The Chief Editor of European Union Foreign Affairs Journal, Hans-Jürgen Zahorka, will publish in a few days, in the next issue of EUFAJ (2/2016) this short comment on the question of OSCE peacekeepers in eastern Ukraine. They are – and will be – discussed in OSCE circles, in particular regarding the Minsk II Agreement on Ukraine, and the local elections in Eastern Ukraine. See the whole artcle (and others) in the week after the 9.5.2016 under http://www.eufaj.eu. The author had also contributed to a booklet: Ofelya Sargsyan/Hans-Jürgen Zahorka, OSCE – Idea, Histoty, Challenges (with documents), with a short overview about the possible future of OSCE (see also http://www.libertas-institut.com/wp-content/uploads/2016/01/flyer-OSCE.pdf)
Should there be peacekeepers stationed in eastern Ukraine? With what kind of mandate, and how long? This question is examined also now in the framework of the Organisation for Security and Cooperation in Europe (OSCE), although not (yet?) officially. Russian peacekeepers alone are excluded, EU peacekeepers probably as well, and NATO peacekeepers too. Peacekeepers should be accepted by all the parties of a conflict. Whether this would be the case of OSCE armed personnel might be written in the clouds, but it is good that this possibility has been and will be discussed.
This led to a statement by a spokesperson of Germany’s Federal Foreign Office on alleged plans for armed OSCE mission to eastern Ukraine, on 27 April 2016. Germany is holder of the 2016 OSCE Chairmanship, and issued the following statement in Berlin in response to reports on alleged plans for an armed OSCE mission to eastern Ukraine: „The OSCE monitoring mission currently in place in eastern Ukraine is a civilian, unarmed mission. This was decided by the 57 participating States of the OSCE, and neither Germany nor France are involved in any agreement about changing the civilian nature of the mission – neither within the OSCE nor in the Normandy Format („N4“ – France, Ukraine, Russia, Germany).
It is true that we have, in our capacity as Chair of the OSCE and following consultations within the Normandy format, asked the Secretariat to develop options for improving security at the planned local elections. It is too early to say what the findings will be.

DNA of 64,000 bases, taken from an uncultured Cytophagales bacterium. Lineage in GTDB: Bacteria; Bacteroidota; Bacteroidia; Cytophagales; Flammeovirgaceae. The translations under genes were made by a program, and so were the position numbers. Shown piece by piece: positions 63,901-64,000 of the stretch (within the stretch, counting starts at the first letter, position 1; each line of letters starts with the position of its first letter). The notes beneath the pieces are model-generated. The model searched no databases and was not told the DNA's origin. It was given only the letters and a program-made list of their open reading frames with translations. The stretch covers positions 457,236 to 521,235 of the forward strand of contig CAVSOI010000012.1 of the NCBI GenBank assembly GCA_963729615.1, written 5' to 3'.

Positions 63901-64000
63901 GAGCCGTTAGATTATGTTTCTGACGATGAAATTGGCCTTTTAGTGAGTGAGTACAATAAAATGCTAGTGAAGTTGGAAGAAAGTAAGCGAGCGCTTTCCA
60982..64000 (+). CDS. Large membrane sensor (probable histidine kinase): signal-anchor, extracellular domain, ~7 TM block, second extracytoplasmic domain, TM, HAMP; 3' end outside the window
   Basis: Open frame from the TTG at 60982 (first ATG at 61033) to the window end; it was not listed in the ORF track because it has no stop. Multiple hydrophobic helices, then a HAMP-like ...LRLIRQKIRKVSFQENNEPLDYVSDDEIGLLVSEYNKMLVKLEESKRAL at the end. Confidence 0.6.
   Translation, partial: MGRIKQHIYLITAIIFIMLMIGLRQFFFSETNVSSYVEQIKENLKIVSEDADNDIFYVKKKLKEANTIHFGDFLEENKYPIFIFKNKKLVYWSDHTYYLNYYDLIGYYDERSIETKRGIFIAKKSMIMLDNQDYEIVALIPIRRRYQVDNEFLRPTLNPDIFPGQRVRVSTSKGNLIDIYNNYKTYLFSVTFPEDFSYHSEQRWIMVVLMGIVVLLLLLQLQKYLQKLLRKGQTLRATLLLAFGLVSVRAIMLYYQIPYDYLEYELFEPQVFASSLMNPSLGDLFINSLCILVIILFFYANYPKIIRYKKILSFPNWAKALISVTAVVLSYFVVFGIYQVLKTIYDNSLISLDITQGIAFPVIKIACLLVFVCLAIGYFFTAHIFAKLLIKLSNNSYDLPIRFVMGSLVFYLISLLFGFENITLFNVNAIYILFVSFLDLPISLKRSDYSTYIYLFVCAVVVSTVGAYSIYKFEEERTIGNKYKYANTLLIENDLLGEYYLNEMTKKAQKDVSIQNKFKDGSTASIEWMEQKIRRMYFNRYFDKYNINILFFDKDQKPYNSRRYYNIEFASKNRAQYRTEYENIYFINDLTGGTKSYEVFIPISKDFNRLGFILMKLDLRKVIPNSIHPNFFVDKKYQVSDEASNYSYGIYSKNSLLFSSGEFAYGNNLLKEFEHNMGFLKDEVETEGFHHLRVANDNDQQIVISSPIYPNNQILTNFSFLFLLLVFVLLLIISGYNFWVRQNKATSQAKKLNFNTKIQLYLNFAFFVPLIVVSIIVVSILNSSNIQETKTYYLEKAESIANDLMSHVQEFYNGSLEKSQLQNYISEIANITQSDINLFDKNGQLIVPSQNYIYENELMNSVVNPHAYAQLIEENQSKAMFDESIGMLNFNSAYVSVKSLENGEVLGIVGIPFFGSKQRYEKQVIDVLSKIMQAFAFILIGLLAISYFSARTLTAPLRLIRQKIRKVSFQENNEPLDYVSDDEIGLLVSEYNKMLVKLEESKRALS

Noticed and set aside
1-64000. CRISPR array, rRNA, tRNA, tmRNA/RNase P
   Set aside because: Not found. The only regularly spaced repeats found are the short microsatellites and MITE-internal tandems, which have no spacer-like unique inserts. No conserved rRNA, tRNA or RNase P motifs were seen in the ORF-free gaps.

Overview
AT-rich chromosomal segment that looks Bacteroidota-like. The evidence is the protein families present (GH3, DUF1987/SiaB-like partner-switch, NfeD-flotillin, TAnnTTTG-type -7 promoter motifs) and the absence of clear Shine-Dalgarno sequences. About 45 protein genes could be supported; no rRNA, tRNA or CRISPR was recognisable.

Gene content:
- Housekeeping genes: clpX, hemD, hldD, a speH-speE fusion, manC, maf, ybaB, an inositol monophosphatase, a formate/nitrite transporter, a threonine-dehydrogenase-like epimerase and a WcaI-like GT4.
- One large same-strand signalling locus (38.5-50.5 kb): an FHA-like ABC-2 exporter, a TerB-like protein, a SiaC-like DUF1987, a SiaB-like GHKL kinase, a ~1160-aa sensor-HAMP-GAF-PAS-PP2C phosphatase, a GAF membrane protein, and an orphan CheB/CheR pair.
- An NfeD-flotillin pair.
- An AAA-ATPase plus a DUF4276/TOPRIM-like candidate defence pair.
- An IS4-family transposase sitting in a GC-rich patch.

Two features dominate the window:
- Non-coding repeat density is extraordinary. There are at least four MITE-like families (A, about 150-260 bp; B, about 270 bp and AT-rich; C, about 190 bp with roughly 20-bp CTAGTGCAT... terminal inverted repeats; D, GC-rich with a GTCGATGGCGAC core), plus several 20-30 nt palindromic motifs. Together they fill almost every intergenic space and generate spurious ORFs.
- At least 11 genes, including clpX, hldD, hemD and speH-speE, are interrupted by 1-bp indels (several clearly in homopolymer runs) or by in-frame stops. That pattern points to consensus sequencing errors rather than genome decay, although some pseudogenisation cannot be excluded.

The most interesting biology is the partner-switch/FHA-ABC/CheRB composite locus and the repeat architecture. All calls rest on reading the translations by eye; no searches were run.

Without wishing to pre‑empt any decision, we can say that we find it difficult at this time to imagine what an armed OSCE mission might look like, that had the objective of effectively ensuring the security of the elections in the separatist areas and enhancing the security of OSCE observers. The OSCE currently has no precedent for an armed mission. On the contrary, being civilian in nature is a particularly important feature of OSCE monitoring missions, which require the consent of conflict parties to operate. When you take the idea of an armed mission to its logical conclusion, it raises a whole range of difficult legal, political, practical and military issues. We plan to arrange another meeting in the Normandy format in the foreseeable future, which will include the foreign ministers. A meeting of this kind would be the right opportunity to raise all the issues relating to the OCSE monitoring missions for discussion among the Normandy partners.“
In the background was a condemnation of threats against OSCE monitors in Ukraine: OSCE Chairperson-in-Office and German Foreign Minister Frank-Walter Steinmeier also on 27 April 2016 had expressed concern following the recent increase in ceasefire violations in Eastern Ukraine and the growing number of incidents involving OSCE monitors. Referring to recent threats against the OSCE Special Monitoring Mission (SMM) to Ukraine, Steinmeier had declared: “The SMM is a civilian, unarmed mission. It is instrumental for supporting the implementation of the ceasefire. The safety and security of SMM monitors must be assured by the sides. Those responsible for threatening or using force against the monitors must be held accountable.”
Maybe the „loud thinking“ about an armed OSCE mission should deter those who are against the OSCE as such („… they want to intervene in our internal affairs“, as declared often by the eastern Ukraine separatists). Indeed OSCE should think about their first armed peacekeepers, and this if only for the duration of local elections. Then OSCE would have found another, additional role – a role which would make sense if peacekeepers in Europe are needed. As mentioned, Russian peacekeepers alone are unthinkable, NATO ones as well, and the EU is not yet so far to deploy an armed force to keep the peace, if they would not be rejected as well, although Ukraine is an Eastern Partnership member state. So rests the OSCE, and in a peacekeeping mission lies a sensible and adequate task. At least it should be demanded, and who is against, this will speak for itself.
It can now be expected that at the next meeting in the Normandy format, with foreign ministers and/or presidents or prime ministers from Russia, Ukraine, France and Germany, on the 11 May 2016 in Berlin also the issue will be discussed if and if yes, how the security of the local elections should be guaranteed. The date of the elections is not determined yet, but the issues around these elections have to be solved under the Minsk II Agreement. So Ukraine will be on the agenda, including the preparation and security of the elections. As SMM is not armed and a civilian force, and an upgrade of SMM is not likely at all, there may be only a solution in deploying an armed OSCE force to eastern Ukraine. After 11. May we may know more. For if there is a common position within the Normandy format, this will be also the case in the OSCE.